Features Australia

Tribulations of a woke princess

Nobody knows the troubles she’s seen

13 March 2021

9:00 AM

13 March 2021

9:00 AM

After a bombshell interview with the Duchess and Duke of Sussex, watched by millions in America and throughout the Commonwealth, the question is this: is Meghan Markle the Little Mermaid or the second coming of Wallis Simpson?

The Duchess, who seems to get much of her knowledge of the world from television, may not have watched the episodes of The Crown that deal with Simpson, the American socialite and divorcee who won the heart of King Edward VIII, causing a constitutional crisis that led to his abdication. Simpson was a strong woman and Edward was putty in her hands and they went on to live a life of leisure as celebrities, shuttling around those places in the sun for shady characters and hanging out with pals such as British fascists Diana and Oswald Mosley.

As we discovered in the interview, Meghan sees herself as Princess Ariel, from the Disney version of The Little Mermaid, a discovery she made by chance, sitting in a Nottingham cottage, watching daytime TV, as you do when you are an oppressed princess. Suddenly, The Little Mermaid came on and Meghan was stunned to discover that fish-tailed Ariel married a prince and ‘because of that she loses her voice’.

The parallels were blinding. Meghan too had married a Prince and now she wasn’t able to speak out about all her suffering. Luckily, the movie has a happy ending. ‘In the end she gets her voice back’, just like Meghan who is now free to tell the world of all her woes.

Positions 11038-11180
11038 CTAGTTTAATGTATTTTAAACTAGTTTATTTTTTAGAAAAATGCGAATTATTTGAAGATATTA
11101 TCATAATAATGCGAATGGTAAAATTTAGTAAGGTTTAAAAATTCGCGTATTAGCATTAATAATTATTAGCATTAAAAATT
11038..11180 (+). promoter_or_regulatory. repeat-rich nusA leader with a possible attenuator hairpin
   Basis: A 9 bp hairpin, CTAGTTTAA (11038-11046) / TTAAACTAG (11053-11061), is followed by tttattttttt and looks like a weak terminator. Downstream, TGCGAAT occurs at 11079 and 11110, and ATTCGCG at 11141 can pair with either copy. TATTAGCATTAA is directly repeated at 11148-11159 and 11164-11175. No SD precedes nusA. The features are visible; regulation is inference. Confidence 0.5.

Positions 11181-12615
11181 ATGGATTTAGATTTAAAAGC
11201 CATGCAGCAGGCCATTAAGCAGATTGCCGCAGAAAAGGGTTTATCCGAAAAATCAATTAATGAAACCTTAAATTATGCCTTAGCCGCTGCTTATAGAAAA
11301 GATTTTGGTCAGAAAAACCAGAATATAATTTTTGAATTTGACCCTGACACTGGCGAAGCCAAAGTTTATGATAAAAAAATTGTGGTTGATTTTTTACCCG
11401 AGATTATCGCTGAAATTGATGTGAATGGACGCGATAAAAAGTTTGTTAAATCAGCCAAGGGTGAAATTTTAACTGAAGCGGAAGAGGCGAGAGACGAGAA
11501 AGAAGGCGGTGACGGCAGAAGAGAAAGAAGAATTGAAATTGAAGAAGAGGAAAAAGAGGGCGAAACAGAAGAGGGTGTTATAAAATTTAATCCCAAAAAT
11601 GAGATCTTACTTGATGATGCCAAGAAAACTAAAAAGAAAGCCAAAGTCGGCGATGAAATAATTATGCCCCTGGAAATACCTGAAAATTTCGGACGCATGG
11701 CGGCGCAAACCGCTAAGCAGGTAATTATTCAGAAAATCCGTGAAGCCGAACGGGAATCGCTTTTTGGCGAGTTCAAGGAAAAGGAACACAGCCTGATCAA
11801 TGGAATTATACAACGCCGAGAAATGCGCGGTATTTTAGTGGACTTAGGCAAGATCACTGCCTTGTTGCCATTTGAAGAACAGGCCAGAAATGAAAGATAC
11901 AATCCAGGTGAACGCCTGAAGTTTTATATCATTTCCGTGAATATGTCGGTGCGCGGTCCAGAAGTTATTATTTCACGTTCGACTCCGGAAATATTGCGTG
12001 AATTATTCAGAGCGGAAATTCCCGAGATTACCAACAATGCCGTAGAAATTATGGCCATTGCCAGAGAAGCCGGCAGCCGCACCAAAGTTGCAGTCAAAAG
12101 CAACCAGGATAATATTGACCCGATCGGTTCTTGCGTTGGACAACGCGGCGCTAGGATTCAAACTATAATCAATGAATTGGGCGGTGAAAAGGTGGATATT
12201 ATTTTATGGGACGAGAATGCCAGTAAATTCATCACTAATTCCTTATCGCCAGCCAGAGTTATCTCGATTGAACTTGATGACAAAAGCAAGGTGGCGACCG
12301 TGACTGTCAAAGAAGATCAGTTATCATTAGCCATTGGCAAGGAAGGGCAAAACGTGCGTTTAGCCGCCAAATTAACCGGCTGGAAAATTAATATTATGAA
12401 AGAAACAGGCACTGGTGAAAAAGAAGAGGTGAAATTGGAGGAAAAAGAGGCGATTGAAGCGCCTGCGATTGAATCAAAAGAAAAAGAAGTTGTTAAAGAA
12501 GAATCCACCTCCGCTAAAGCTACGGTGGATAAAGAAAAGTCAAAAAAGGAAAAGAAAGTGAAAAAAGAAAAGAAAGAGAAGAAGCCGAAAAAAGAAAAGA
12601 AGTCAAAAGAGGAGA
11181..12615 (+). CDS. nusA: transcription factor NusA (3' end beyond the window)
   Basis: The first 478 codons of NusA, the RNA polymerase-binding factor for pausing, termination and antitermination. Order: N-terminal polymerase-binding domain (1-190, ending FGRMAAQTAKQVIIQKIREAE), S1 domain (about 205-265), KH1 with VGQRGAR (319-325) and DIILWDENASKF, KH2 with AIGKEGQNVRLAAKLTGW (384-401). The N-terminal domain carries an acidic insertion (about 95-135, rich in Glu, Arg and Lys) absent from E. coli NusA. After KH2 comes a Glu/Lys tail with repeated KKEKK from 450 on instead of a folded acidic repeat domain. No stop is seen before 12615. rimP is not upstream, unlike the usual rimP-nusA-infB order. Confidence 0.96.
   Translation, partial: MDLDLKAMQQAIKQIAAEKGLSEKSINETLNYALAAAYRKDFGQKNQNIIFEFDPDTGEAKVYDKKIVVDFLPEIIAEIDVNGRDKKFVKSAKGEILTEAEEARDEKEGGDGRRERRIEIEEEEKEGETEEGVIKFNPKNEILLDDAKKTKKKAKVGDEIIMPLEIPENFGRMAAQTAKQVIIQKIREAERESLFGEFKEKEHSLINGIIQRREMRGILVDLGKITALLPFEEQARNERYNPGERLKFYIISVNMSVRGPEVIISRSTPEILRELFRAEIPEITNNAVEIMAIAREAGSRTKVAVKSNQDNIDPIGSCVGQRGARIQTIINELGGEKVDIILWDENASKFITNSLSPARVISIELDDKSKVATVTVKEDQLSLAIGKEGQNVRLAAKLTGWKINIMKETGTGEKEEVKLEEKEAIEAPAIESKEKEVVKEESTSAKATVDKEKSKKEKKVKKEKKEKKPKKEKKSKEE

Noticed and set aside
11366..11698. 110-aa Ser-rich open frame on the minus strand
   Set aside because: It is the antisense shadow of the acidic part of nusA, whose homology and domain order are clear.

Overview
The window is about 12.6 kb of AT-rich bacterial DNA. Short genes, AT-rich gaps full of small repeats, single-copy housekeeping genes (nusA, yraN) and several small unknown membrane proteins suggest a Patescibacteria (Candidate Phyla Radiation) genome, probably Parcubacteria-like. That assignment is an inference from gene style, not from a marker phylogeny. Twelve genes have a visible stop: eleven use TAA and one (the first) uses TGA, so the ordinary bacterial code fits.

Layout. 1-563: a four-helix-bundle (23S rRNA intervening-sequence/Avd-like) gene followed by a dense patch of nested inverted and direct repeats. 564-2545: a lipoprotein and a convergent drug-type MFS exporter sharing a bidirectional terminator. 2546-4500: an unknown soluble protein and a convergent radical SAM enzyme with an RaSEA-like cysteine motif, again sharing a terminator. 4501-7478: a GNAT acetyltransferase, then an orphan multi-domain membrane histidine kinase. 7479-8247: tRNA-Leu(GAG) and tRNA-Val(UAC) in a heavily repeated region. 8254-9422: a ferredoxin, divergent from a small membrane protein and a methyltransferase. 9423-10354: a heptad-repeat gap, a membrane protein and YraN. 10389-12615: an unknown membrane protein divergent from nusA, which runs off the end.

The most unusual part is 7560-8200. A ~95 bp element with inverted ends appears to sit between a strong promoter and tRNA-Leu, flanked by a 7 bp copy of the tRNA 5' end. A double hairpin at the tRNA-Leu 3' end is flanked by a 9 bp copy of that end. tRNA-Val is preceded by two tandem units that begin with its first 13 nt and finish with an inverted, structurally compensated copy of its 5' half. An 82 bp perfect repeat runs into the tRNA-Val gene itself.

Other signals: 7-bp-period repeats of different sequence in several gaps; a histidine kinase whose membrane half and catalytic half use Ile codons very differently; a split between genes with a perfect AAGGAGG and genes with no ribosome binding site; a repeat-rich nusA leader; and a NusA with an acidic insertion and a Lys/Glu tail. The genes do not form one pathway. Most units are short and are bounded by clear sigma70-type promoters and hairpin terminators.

What an inspiring parable for International Women’s Day, the date Meghan chose for her prime time special with Oprah Winfrey, that champion of Wokeness and Women of Colour or Woke WOC – even if you are a rich, famous, powerful princess you will still be oppressed.

Uncharitable monarchists claim that Meghan is more like Veruca Salt, the annoying brat in Roald Dahl’s Charlie and the Chocolate Factory who wants everything she sees and comes to an untimely end when a machine which monitors the quality of goose ova judges her a ‘bad egg’ and disposes of her down a garbage chute.


Wishful thinking for those who hope the Duchess of Woke might go back to sleep. Meghan feels that it is her sainted duty as a victim of white royal oppression to expose the terrible cruelty and the shocking discrimination she suffered at the hands of her regal in-laws

The egregious crimes include the fact that little Archie, her first-born, will not be allowed to become a prince. ‘It’s not their right to take it away’, she said piteously. It’s the sort of abuse that any parent, indeed any person who doesn’t have a heart of stone, can understand. Who has not felt stung when their child was denied the right to be royal?

But it was worse than just the removal of the sovereign right to be sovereign. Meghan said that Harry had told her that someone in the family had had a conversation with him about the possible darkness of their progeny. Magnanimously, Meghan didn’t reveal who had made the comments because ‘that would be very damaging to them’.